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The Main Function in Python

March 08, 2021

Table of Contents


Introduction

Python is an interpreted language which means that anything fed to the Python interpreter will be instantly interpreted or executed. For very simple scripts, that’s all we need.

For example, here’s a script that takes an input string and returns whether the string is an isogram. An isogram is a word with no repeating letters, no matter the letter case.

Yuri and Jim are isograms. Jerry and Bob are not isograms.

# isogram.py

s = input("Enter a word: ")
letters_without_duplicates = set(s.lower())
if len(s) == len(letters_without_duplicates):
    print(f"'{s}' is an isogram")
else:
    print("Not an isogram")

Here’s a sample execution

> python isogram.py
Enter a word: Yuri
'Yuri' is an isogram
> python isogram.py
Enter a word: Bob
Not an isogram

In the script, we are grabbing input from the terminal and storing it into the variable s.

Since we want the test to be case insensitive, we can get the all lowercase version of the string by calling s.lower(). The result of s.lower() is passed to the set() function which returns a set. A set is like a list where all duplicates are removed.

We then compare the length of our original string s and the set of all letters. If equal, we have an isogram.

What if you want to test whether a string is an isogram from some other script?

You could copy paste these lines into that script but then you’ve duplicated the logic in two places which is not good practice. If the logic ever needs to change to allow case sensitive isogram tests, then that change now has to be made in two places instead of one.

A good way to organize the steps to do something in a reusable way is to put those steps inside a named function.

def is_isogram(s):
    letters_without_duplicates = set(s.lower())
    return len(s) == len(letters_without_duplicates)

s = input("Enter a word: ")
if is_isogram(s):
    print(f"'{s}' is an isogram")
else:
    print("Not an isogram")

Notice how putting the isogram testing inside a function makes the main logic of the program more readable.

But something strange happens when one tries to import the is_isogram function into another script to use it.

# other.py

import isogram

print(isogram.is_isogram("Yuri"))

One sees the prompt Enter a word show up!

> python other.py
Enter a word:    

This brings us to something every python developer should be aware of.

Whenever you import something, all the top level statements in that module are executed by the interpreter.

Top level means everything that is not under a class or a function. In isogram.py, the function definition, the input assigment into s and the conditional statements are all top level so they are executed.

The function definition is something we want the python interpreter to know about since we want to eventually use that function. But we don’t want the input part to run when we import the module.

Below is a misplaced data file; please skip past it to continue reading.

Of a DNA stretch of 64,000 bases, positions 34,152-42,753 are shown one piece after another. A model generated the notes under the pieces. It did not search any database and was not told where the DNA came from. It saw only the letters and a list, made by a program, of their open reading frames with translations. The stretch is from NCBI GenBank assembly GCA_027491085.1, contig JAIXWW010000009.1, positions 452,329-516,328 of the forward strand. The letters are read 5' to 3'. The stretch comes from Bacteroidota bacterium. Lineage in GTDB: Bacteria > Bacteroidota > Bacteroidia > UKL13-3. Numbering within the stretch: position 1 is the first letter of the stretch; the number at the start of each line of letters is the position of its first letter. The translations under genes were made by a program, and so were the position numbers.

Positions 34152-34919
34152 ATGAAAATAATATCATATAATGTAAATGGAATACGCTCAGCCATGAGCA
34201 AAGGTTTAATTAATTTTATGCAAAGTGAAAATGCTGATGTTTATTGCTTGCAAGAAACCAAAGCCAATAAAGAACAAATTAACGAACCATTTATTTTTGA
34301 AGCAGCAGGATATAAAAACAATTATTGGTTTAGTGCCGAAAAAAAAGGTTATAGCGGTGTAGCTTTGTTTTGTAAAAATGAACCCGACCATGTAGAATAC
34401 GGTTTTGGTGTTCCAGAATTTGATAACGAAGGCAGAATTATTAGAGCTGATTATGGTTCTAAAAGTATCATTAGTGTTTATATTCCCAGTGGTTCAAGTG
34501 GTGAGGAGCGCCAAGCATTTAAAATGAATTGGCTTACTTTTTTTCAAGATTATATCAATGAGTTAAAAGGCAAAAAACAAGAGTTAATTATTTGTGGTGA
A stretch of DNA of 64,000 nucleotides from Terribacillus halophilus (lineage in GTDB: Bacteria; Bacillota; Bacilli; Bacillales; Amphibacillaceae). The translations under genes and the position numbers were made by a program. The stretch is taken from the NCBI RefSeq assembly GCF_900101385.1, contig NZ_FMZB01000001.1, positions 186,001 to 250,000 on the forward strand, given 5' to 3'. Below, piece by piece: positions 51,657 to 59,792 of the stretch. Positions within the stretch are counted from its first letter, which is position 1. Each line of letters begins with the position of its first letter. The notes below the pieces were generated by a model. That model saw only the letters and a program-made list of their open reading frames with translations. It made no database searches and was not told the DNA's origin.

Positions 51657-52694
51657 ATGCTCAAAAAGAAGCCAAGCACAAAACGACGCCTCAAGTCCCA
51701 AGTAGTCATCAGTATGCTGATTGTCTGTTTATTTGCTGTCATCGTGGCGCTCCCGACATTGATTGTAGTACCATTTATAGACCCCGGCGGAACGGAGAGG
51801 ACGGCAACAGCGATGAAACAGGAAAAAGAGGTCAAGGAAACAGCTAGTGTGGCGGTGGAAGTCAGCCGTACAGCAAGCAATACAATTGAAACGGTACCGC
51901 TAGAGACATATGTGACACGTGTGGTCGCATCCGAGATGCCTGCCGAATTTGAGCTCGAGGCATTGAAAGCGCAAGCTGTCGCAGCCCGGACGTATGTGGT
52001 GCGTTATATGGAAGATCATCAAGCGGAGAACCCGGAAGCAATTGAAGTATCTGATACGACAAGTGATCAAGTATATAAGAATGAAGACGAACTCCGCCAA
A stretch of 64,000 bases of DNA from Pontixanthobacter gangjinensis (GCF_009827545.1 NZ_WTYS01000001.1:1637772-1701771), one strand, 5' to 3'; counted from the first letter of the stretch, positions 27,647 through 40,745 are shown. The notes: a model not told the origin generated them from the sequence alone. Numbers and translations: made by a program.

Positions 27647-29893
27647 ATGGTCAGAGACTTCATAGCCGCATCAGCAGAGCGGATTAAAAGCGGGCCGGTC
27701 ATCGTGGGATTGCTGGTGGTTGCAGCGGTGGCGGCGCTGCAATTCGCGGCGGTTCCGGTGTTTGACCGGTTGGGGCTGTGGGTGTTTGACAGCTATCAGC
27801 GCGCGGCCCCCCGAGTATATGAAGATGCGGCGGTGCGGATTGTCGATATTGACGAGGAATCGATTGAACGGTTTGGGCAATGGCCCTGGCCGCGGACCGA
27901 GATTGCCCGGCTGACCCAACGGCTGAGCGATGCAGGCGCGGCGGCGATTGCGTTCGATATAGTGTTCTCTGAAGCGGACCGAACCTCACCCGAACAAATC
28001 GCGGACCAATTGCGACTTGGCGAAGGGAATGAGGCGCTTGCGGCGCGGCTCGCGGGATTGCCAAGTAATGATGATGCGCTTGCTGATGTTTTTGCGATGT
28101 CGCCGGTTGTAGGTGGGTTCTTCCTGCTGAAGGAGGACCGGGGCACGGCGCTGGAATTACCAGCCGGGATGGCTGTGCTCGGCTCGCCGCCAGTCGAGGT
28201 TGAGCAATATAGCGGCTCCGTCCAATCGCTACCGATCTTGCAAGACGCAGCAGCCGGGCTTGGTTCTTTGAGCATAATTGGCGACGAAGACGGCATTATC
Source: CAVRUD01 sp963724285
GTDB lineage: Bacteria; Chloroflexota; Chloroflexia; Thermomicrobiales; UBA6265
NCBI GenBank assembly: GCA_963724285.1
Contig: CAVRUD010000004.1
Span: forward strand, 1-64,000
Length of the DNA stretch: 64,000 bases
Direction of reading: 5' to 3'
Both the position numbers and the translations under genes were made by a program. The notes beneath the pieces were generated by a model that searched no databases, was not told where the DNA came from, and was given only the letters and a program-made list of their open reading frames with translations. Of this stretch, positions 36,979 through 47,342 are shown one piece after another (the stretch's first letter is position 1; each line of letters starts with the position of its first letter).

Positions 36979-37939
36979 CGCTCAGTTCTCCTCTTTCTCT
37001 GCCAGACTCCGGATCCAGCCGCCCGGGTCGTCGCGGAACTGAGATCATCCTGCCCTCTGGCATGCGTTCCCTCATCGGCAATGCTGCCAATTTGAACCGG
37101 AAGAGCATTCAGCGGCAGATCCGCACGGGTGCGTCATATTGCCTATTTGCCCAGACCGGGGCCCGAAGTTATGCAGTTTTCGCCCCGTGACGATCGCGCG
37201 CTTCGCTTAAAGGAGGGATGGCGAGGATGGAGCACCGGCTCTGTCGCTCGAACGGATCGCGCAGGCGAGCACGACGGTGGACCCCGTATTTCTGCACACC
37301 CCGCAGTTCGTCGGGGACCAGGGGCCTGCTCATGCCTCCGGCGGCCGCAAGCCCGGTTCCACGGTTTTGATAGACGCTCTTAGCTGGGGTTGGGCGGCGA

To solve this problem, we use a main function.


The Main Function

Python, unlike other languages, doesn’t force the programmer to use a main function as a program’s entry point. But we can easily design our scripts along that convention.

Sometimes we just want to be able to import a function or a variable from another python script for re-use, but without actually running the main work of that script.

To do this, the script needs some way of knowing the context of its own execution.

Am I being used to import stuff? Am I being run as the main process?

Python provides the __name__ special variable to answer this question.

> python
Python 3.9.1 (tags/v3.9.1:1e5d33e, Dec  7 2020, 17:08:21) [MSC v.1927 64 bit (AMD64)] on win32
Type "help", "copyright", "credits" or "license" for more information.
>>> __name__
'__main__'

The variable just holds a string indicating the context.

Lets add a print(__name__) statement at the bottom of isogram.py and other.py and comment out all other statements except the function definition and import statement.

def is_isogram(s):
    letters_without_duplicates = set(s.lower())
    return len(s) == len(letters_without_duplicates)

# s = input("Enter a word: ")
# if is_isogram(s):
#     print(f"'{s}' is an isogram")
# else:
#     print("Not an isogram")
print(__name__)
import isogram
# print(isogram.is_isogram("isogram"))

print(__name__)

If you run isogram.py directly, you’ll see

> python isogram.py
__main__

Running other.py gives

> python other.py
isogram
__main__

Since the import statement runs before the print, isogram is being printed by isogram.py and __main__ is printed from other.py.

__name__ will be __main__ only inside the script you’re directly passing to the python interpreter!

We can now use it to establish our main function. The main function only runs when we directly invoke the script by passing it to the python interpreter.

def main():
    s = input("Enter a word: ")
    if is_isogram(s):
        print(f"'{s}' is an isogram")
    else:
        print("Not an isogram")

def is_isogram(s):
    letters_without_duplicates = set(s.lower())
    return len(s) == len(letters_without_duplicates)

if __name__ == "__main__":
    main()  # runs only when script directly invoked!

By this simple change, we can run other.py and see the expected output.

# other .py
import isogram
print(isogram.is_isogram("Yuri")) # prints True

Script Scaffolding

Whenever creating a python script that contains anything that may be imported in the future for re-use by other scripts, always use this standard layout:

# scaffolding.py

# import statements


def main():
    pass # placeholder
    # what the script does when directly invoked


# helper functions

# def a():
    #...


# def b():
    # ...

# ...


if __name__ == "__main__":
    main()

With this script layout, one can avoid the unexpected side effects of top level statements when importing the module.